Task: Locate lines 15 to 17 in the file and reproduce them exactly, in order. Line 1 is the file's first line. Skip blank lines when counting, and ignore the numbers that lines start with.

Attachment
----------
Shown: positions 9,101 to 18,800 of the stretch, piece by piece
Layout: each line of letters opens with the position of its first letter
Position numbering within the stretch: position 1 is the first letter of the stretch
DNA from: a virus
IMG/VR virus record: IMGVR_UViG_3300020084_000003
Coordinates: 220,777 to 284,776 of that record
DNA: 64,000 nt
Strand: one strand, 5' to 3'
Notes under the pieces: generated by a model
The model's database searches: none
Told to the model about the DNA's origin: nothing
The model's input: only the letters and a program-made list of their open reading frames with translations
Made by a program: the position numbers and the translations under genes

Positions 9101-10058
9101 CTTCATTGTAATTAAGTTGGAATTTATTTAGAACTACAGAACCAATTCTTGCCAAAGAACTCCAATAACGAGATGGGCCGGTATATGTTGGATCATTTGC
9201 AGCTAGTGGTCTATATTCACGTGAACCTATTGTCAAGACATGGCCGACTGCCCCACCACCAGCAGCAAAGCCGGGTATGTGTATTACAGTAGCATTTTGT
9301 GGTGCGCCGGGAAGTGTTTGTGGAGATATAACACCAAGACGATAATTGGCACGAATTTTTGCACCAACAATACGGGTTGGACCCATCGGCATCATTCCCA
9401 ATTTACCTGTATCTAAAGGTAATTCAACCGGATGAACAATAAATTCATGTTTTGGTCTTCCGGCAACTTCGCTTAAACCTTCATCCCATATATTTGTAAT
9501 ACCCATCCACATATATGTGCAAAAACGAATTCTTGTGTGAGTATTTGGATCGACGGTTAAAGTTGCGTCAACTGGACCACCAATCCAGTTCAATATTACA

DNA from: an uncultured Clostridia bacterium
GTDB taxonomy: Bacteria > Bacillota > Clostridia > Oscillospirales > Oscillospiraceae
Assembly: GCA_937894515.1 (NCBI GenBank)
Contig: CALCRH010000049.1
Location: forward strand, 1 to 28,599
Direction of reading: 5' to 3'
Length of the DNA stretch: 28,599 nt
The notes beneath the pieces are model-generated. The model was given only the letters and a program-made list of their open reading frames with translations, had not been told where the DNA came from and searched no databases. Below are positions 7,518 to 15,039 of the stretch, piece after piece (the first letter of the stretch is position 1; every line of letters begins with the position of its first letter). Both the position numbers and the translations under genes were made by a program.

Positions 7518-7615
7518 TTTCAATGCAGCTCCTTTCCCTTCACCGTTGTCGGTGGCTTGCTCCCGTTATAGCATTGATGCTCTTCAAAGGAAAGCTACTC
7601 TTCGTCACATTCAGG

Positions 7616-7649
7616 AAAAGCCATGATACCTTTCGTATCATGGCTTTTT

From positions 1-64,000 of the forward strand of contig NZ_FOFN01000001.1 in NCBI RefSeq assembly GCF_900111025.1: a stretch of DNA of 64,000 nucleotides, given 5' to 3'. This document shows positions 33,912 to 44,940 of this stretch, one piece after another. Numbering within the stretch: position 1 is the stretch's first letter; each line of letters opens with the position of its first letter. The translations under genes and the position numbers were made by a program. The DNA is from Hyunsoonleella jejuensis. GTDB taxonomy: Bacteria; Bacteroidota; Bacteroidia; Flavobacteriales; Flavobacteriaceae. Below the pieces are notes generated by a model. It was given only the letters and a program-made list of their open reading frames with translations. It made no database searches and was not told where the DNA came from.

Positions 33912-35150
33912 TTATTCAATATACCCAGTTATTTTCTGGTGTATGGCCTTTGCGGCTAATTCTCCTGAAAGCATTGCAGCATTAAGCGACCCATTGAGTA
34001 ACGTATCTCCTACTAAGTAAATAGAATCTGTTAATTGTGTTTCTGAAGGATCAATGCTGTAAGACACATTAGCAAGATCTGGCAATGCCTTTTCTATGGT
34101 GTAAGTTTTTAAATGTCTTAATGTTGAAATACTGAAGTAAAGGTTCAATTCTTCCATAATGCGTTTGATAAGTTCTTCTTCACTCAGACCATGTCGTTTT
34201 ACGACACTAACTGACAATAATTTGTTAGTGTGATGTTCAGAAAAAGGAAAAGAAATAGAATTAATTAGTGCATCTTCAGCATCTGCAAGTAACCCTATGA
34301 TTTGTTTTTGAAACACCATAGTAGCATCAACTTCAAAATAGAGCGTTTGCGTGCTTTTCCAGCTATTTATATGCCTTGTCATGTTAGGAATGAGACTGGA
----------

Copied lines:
9101 CTTCATTGTAATTAAGTTGGAATTTATTTAGAACTACAGAACCAATTCTTGCCAAAGAACTCCAATAACGAGATGGGCCGGTATATGTTGGATCATTTGC
9201 AGCTAGTGGTCTATATTCACGTGAACCTATTGTCAAGACATGGCCGACTGCCCCACCACCAGCAGCAAAGCCGGGTATGTGTATTACAGTAGCATTTTGT
9301 GGTGCGCCGGGAAGTGTTTGTGGAGATATAACACCAAGACGATAATTGGCACGAATTTTTGCACCAACAATACGGGTTGGACCCATCGGCATCATTCCCA